What Is Religion?


Religion is a social phenomenon that provides people with faith, meaning, and value. It also may help them deal with stress and cope with life’s problems. Many studies show that religious beliefs and rituals improve well-being. And some research suggests that people who participate in religious traditions may be less likely to smoke or drink excessively, and more likely to exercise regularly.

Different scholars use a variety of definitions to define “religion”. Most have been monothetic, using the classical view that any instance accurately described by a concept will share one key defining property. However, recent decades have seen the rise of “polythetic” approaches that allow for multiple properties to qualify a phenomenon as being a religion.

The first feature that defines a religion is its belief system, defined as any collection of ideas or notions held to be true by an organized group. This includes theology, philosophies, and other intellectual beliefs. It also may include practices like prayer and meditation. It also includes the observance of holidays, rituals, and other ceremonial activities.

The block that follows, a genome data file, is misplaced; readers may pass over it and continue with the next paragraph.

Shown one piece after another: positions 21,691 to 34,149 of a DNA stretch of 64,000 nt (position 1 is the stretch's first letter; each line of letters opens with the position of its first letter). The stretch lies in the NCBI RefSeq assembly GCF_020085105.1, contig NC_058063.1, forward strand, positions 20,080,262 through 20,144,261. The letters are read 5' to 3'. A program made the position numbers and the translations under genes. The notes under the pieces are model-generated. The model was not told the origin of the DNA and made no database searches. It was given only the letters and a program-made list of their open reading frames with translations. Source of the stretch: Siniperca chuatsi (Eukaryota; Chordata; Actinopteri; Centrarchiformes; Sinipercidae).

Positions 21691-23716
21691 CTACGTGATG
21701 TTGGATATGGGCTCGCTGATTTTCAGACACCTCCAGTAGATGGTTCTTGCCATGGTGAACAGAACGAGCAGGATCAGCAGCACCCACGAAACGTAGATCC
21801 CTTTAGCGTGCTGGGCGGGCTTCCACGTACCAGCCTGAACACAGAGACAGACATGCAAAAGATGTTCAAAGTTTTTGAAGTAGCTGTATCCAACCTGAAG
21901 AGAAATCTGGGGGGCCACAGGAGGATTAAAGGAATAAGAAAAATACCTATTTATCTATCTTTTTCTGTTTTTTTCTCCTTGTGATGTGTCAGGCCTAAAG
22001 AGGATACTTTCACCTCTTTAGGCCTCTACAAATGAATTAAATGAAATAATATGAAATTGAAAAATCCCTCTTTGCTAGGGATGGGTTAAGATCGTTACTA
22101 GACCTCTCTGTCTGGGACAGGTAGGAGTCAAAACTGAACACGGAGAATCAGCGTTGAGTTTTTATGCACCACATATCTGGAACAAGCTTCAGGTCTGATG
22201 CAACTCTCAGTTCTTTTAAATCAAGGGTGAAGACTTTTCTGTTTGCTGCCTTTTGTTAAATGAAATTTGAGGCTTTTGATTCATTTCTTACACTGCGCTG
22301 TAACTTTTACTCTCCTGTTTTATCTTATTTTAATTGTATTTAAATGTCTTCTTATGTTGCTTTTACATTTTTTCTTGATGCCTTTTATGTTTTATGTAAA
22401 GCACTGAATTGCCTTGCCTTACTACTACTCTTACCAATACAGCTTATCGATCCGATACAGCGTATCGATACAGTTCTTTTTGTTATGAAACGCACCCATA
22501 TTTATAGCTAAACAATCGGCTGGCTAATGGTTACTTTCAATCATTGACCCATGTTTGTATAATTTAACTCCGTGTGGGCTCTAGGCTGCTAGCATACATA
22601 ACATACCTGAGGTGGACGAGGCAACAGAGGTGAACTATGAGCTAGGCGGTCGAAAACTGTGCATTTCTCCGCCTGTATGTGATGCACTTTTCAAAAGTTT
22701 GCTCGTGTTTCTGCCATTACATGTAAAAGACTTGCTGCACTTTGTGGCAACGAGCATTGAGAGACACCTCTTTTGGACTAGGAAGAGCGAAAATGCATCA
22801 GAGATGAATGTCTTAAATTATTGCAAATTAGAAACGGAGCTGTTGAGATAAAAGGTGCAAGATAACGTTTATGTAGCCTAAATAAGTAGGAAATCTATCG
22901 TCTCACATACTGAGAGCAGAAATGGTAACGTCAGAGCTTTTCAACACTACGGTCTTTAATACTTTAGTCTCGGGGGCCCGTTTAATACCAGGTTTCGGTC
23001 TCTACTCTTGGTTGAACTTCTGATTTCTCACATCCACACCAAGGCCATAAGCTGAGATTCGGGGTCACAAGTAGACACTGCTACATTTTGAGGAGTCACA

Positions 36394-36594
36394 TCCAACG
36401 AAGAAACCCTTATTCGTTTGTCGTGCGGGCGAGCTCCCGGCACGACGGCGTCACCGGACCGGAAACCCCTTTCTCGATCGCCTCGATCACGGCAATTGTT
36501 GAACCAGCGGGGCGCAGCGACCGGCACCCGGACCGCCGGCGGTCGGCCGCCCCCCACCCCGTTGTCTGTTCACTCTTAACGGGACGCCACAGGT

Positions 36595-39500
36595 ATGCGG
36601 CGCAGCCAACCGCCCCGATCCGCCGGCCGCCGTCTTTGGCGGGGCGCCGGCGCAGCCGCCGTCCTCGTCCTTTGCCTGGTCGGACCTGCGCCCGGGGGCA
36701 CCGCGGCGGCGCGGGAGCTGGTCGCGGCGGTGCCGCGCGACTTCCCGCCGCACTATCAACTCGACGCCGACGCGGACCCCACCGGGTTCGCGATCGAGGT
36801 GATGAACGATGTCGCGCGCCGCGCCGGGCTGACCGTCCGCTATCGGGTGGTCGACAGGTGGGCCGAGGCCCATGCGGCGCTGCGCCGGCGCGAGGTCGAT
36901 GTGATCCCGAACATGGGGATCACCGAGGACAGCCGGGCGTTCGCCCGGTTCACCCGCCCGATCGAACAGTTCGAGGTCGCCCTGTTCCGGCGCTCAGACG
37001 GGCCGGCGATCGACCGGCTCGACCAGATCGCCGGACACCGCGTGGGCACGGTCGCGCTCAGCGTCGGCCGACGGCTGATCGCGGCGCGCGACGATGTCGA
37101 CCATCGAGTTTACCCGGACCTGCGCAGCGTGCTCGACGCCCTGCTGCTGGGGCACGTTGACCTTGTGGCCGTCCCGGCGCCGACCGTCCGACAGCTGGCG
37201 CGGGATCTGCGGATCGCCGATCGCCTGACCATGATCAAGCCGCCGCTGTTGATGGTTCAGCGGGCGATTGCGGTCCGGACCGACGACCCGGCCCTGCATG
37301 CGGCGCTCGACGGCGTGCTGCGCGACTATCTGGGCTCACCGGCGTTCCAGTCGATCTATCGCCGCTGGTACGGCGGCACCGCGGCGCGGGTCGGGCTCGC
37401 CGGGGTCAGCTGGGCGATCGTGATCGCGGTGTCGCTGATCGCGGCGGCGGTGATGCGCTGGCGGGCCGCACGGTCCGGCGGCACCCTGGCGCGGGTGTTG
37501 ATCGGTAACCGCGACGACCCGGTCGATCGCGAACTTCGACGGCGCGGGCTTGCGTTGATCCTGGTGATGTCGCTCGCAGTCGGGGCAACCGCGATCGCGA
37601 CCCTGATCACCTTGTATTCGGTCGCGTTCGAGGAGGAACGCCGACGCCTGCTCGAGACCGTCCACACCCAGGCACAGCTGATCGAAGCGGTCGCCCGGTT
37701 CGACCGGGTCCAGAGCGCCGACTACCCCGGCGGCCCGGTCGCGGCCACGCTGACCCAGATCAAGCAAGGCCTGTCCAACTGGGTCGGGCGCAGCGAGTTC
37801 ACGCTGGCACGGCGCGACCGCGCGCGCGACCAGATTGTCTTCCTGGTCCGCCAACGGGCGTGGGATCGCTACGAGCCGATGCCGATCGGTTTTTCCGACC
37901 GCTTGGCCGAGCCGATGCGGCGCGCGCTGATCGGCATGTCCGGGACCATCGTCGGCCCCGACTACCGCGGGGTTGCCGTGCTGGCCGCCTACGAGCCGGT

Other features that distinguish religions are their values, moral codes, and ethics. They may have sacred histories, narratives, and mythologies that provide explanations for the origin of the universe or humankind. They often have a sense of community and may emphasize charity. And they usually have institutions and structures for managing their members. They may have sacred texts, symbols and holy places that are viewed as being important to their adherents.